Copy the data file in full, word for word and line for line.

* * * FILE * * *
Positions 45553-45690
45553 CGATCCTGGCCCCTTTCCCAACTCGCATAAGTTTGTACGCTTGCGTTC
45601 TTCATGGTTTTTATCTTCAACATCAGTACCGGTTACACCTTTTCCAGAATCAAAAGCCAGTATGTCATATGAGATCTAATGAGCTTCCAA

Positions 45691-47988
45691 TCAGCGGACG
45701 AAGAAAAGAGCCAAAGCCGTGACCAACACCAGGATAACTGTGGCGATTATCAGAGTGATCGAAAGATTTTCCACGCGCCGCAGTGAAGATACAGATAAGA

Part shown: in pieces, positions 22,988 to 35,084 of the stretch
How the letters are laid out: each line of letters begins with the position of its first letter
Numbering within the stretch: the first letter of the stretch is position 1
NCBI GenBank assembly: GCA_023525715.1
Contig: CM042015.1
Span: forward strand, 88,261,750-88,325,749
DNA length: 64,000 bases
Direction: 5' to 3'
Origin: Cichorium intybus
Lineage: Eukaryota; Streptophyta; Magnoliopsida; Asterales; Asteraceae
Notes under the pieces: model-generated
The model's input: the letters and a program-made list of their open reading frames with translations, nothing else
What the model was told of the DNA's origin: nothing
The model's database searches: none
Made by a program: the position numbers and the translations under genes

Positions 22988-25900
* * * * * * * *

Positions 45553-45690
45553 CGATCCTGGCCCCTTTCCCAACTCGCATAAGTTTGTACGCTTGCGTTC
45601 TTCATGGTTTTTATCTTCAACATCAGTACCGGTTACACCTTTTCCAGAATCAAAAGCCAGTATGTCATATGAGATCTAATGAGCTTCCAA

Positions 45691-47988
45691 TCAGCGGACG
45701 AAGAAAAGAGCCAAAGCCGTGACCAACACCAGGATAACTGTGGCGATTATCAGAGTGATCGAAAGATTTTCCACGCGCCGCAGTGAAGATACAGATAAGA

Part shown: in pieces, positions 22,988 to 35,084 of the stretch
How the letters are laid out: each line of letters begins with the position of its first letter
Numbering within the stretch: the first letter of the stretch is position 1
NCBI GenBank assembly: GCA_023525715.1
Contig: CM042015.1
Span: forward strand, 88,261,750-88,325,749
DNA length: 64,000 bases
Direction: 5' to 3'
Origin: Cichorium intybus
Lineage: Eukaryota; Streptophyta; Magnoliopsida; Asterales; Asteraceae
Notes under the pieces: model-generated
The model's input: the letters and a program-made list of their open reading frames with translations, nothing else
What the model was told of the DNA's origin: nothing
The model's database searches: none
Made by a program: the position numbers and the translations under genes

Positions 22988-25900